Although generally not appreciated as part of the mitral apparatus, Perloff and Roberts2 emphasised the important role of the atrial wall since left atrial enlargement can contribute to mitral regurgitation. The continuity of the atrial myocardium over the atrial surface of the mural (“posterior”) leaflet makes this leaflet vulnerable to being displaced when the atrial chamber enlarges,3 but this hypothesis remains to be proven. Normally, extensions of atrial muscle mark the so-called ring when the valve is viewed from the atrium (fig 1A). The degree of muscular extension varies from heart to heart and from area to area within the same heart. When the parietal atrioventricular junction is cut in profile, the variability of insertion of the hinge, or fulcrum, of the mural leaflet relative to atrial myocardium can be seen (fig 2A). At the aortic (“anterior”) leaflet of the valve, the distal edge of atrial myocardium marks the hinge (fig 2B).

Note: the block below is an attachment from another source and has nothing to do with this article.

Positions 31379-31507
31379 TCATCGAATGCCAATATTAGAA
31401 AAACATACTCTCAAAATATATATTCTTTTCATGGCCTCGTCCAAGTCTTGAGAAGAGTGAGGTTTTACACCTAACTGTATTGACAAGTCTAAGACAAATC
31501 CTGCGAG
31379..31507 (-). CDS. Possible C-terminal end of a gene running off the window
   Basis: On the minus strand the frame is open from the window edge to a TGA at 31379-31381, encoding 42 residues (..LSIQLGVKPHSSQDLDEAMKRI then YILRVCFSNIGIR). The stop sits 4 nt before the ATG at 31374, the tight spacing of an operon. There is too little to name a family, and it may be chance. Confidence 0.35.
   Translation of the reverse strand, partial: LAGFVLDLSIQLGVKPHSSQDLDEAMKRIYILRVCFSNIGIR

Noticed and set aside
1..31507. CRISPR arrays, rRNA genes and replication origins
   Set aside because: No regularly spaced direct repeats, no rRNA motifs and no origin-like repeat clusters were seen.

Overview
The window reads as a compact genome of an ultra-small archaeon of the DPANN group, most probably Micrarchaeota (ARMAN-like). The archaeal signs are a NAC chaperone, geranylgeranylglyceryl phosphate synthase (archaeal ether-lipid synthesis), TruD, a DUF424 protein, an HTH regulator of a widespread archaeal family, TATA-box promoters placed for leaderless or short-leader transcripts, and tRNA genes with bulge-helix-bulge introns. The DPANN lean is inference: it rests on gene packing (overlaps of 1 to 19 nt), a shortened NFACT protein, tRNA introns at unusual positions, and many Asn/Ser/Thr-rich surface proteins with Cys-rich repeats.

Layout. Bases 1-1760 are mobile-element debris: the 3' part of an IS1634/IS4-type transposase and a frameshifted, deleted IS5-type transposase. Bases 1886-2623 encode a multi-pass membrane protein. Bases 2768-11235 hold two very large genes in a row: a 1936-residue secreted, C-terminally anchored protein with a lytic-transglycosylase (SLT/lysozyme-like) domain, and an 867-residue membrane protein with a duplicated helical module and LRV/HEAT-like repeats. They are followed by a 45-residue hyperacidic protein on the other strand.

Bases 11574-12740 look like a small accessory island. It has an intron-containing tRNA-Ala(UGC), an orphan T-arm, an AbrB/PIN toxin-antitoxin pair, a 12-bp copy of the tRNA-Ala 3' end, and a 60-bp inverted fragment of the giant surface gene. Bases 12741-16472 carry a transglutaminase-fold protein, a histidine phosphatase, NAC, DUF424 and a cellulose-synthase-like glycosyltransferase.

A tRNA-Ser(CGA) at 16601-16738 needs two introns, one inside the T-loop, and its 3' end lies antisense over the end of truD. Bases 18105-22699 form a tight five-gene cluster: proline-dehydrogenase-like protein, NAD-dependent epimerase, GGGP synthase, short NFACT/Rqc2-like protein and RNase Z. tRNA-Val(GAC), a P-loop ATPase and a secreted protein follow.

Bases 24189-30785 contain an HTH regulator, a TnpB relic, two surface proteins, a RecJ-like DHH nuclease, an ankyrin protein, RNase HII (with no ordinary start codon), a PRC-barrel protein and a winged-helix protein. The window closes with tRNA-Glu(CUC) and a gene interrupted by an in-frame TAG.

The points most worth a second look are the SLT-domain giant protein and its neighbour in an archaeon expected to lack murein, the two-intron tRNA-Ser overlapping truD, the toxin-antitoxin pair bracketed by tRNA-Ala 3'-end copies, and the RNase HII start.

The annulus marking the hingeline of the valvar leaflets is more D shaped than the circular shape portrayed by prosthetic valves. The straight border accommodates the aortic valve allowing the latter to be wedged between the ventricular septum and the mitral valve. In this region, the aortic valve is in fibrous continuity with one of the two leaflets of the mitral valve. Expansions of fibrous tissues at either extreme of the area of continuity form the right and left fibrous trigones (fig 3). The atrioventricular conduction bundle passes through the right fibrous trigone.